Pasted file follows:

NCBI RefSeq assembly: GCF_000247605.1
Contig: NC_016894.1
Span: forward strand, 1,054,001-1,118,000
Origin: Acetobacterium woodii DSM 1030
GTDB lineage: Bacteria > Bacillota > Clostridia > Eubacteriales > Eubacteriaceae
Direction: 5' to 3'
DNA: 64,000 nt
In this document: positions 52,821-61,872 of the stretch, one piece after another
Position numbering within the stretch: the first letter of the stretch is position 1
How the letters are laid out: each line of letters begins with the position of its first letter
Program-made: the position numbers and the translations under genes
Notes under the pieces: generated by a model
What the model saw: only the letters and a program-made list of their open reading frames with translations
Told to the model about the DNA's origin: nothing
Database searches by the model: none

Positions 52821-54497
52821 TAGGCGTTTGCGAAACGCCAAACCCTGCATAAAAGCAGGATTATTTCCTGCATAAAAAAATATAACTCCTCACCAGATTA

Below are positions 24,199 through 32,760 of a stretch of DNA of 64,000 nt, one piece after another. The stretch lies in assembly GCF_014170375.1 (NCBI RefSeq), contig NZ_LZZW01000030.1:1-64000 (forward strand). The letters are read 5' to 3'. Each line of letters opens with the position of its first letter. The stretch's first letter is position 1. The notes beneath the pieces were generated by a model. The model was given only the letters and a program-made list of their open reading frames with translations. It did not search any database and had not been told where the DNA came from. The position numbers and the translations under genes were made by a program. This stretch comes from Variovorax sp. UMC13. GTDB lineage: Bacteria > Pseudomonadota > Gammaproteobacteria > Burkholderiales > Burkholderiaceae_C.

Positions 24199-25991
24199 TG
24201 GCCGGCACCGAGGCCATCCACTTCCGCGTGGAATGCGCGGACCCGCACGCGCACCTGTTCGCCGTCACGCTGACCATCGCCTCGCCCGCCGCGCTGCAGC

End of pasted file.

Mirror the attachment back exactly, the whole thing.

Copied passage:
NCBI RefSeq assembly: GCF_000247605.1
Contig: NC_016894.1
Span: forward strand, 1,054,001-1,118,000
Origin: Acetobacterium woodii DSM 1030
GTDB lineage: Bacteria > Bacillota > Clostridia > Eubacteriales > Eubacteriaceae
Direction: 5' to 3'
DNA: 64,000 nt
In this document: positions 52,821-61,872 of the stretch, one piece after another
Position numbering within the stretch: the first letter of the stretch is position 1
How the letters are laid out: each line of letters begins with the position of its first letter
Program-made: the position numbers and the translations under genes
Notes under the pieces: generated by a model
What the model saw: only the letters and a program-made list of their open reading frames with translations
Told to the model about the DNA's origin: nothing
Database searches by the model: none

Positions 52821-54497
52821 TAGGCGTTTGCGAAACGCCAAACCCTGCATAAAAGCAGGATTATTTCCTGCATAAAAAAATATAACTCCTCACCAGATTA

Below are positions 24,199 through 32,760 of a stretch of DNA of 64,000 nt, one piece after another. The stretch lies in assembly GCF_014170375.1 (NCBI RefSeq), contig NZ_LZZW01000030.1:1-64000 (forward strand). The letters are read 5' to 3'. Each line of letters opens with the position of its first letter. The stretch's first letter is position 1. The notes beneath the pieces were generated by a model. The model was given only the letters and a program-made list of their open reading frames with translations. It did not search any database and had not been told where the DNA came from. The position numbers and the translations under genes were made by a program. This stretch comes from Variovorax sp. UMC13. GTDB lineage: Bacteria > Pseudomonadota > Gammaproteobacteria > Burkholderiales > Burkholderiaceae_C.

Positions 24199-25991
24199 TG
24201 GCCGGCACCGAGGCCATCCACTTCCGCGTGGAATGCGCGGACCCGCACGCGCACCTGTTCGCCGTCACGCTGACCATCGCCTCGCCCGCCGCGCTGCAGC